sci-fi stack of analog synthesizers, and a modified ondes martenot, one
of the earliest electronic instruments. The ondes martenot is controlled
by a ring that slides along a wire ; fewer than a hundred people have
mastered it, and Jonny is one. The only really conventional-looking
apparatus was the drum set, although you could tell by some distress on
the edges of the drums that the player, Phil Selway, had attacked the
sides as well as the skins.
Backstage, the members of Radiohead
were eating dinner. Colin Greenwood hovered over the catering table,
inspecting an array of Basque dishes. He is typical of the group in that
he looks nothing like a celebrity who has sold fifteen million records.
He is thirty-two years old, with jet-black hair and large, kindly eyes.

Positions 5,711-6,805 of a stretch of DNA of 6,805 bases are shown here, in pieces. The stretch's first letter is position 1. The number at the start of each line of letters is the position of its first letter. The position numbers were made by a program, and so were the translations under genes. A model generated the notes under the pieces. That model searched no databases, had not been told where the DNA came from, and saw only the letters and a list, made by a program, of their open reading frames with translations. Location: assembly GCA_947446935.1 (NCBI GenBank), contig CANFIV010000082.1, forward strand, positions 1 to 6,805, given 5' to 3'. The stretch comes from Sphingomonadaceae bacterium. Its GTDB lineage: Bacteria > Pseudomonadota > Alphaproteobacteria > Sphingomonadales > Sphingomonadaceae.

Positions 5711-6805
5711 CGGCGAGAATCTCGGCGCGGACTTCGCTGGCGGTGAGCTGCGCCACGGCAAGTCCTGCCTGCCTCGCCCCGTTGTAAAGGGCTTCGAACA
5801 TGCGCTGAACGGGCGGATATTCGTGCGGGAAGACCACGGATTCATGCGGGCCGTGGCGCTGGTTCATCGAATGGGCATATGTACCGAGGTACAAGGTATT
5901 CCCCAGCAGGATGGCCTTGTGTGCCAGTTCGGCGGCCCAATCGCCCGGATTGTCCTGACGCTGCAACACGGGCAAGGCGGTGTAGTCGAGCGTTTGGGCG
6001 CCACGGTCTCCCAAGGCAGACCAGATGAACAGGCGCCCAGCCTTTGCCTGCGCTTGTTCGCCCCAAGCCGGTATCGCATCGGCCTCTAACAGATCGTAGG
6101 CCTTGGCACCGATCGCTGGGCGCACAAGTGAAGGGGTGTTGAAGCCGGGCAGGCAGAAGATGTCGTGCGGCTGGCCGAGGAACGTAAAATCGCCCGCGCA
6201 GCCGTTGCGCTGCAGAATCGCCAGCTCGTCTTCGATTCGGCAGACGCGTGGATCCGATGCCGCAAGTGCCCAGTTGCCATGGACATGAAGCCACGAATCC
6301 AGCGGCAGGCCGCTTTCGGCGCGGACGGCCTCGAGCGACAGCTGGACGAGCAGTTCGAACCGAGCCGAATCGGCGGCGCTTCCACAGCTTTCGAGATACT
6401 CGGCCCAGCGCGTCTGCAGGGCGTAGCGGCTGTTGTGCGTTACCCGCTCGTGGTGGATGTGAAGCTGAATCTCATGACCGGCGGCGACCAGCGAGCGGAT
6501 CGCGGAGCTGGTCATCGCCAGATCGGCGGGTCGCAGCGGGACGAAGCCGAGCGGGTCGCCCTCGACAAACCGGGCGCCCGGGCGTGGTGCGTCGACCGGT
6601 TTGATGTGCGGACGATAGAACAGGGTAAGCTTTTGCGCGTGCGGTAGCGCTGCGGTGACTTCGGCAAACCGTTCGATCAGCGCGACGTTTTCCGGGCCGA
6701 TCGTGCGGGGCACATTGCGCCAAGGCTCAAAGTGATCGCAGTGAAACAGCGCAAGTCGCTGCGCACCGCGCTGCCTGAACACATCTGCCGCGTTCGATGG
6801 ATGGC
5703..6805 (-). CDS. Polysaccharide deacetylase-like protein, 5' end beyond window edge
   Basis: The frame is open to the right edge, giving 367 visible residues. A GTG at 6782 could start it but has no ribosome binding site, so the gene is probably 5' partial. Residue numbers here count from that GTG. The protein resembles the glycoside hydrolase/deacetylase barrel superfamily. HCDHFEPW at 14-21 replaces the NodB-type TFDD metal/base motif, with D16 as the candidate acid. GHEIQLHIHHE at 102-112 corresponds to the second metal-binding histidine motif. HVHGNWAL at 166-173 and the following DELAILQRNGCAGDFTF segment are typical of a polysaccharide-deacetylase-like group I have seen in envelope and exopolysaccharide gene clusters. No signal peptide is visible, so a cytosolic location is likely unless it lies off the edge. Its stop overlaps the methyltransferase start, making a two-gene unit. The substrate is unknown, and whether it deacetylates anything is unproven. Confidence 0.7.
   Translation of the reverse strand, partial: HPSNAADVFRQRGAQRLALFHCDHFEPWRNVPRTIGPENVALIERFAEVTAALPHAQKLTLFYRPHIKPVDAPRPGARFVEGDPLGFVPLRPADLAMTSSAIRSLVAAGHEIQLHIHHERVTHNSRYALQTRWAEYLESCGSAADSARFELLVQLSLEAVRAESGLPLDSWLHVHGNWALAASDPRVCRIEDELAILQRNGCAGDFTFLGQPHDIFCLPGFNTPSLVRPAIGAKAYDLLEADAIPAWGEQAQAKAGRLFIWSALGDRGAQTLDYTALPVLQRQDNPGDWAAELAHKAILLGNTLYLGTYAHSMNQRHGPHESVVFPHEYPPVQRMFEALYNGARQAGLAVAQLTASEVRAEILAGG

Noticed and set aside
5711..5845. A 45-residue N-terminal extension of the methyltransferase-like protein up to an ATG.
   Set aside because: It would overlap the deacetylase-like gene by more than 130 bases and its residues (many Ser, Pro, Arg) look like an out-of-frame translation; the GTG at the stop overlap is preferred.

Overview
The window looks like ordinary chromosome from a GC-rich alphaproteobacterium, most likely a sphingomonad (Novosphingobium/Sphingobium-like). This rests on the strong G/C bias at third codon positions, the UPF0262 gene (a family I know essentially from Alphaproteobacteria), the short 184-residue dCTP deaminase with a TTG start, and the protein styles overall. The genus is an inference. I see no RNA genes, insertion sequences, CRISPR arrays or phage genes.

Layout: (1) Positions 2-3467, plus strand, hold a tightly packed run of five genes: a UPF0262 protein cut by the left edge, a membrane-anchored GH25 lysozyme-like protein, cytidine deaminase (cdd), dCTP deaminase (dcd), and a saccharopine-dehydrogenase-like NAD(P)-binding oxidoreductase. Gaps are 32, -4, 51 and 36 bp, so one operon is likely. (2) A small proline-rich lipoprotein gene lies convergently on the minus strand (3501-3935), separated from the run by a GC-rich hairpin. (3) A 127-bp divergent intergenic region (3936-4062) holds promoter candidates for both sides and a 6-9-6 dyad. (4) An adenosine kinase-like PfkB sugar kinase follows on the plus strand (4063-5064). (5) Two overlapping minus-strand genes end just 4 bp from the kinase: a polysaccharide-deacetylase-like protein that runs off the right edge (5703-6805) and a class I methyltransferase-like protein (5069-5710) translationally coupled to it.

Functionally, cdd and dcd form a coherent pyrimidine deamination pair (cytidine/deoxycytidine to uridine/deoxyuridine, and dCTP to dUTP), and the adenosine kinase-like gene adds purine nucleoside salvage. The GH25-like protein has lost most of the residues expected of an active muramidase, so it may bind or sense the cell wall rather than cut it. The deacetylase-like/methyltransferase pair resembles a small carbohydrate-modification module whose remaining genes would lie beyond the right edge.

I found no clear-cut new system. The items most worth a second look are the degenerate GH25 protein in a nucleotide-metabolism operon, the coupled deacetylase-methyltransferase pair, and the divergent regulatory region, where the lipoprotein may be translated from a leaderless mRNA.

He is easily distracted and delighted by the world around him, favoring
the words “mad,” “brilliant,” and “amazing”—the last spoken with a
long, liquid stress on the second syllable. He has a habit of suddenly
burying his face in his hands, as if he were sinking into despair, or
falling asleep ; after a moment, his face lights up again. Lavishly
well-read, he can talk at length about almost any topic under the
sun—Belgian fashion ; the stories of John Cheever ; the effect of
different types of charcoal on barbecued meat—but he gets embarrassed by
his erudition and cuts himself off by saying, “I’m rambling.” He is not
above wearing a T-shirt that says “Life’s a beach and then you shag.”
You might peg him as a cultish young neo-Marxist professor, or as the
editor of a hip quarterly. But he is a rock star, with several Web pages
devoted to him.
“It’s full on out there, isn’t it ?” Greenwood
said, looking toward the bullring, which was filling up with fans. “I’m
scared.” He occupied himself by talking about “Faust’s Metropolis,”
Alexandra Richie’s thousand-page history of Berlin. Outside, Christoph
began to play for real, and was received in bemused silence.
Thom est par la site resté lié à C. de Babalon, puisqu’en 2010, alors qu’il avait préparé un mix pour une émission de la BBC, on apprenait qu’il avait reçu un morçeau du DJ.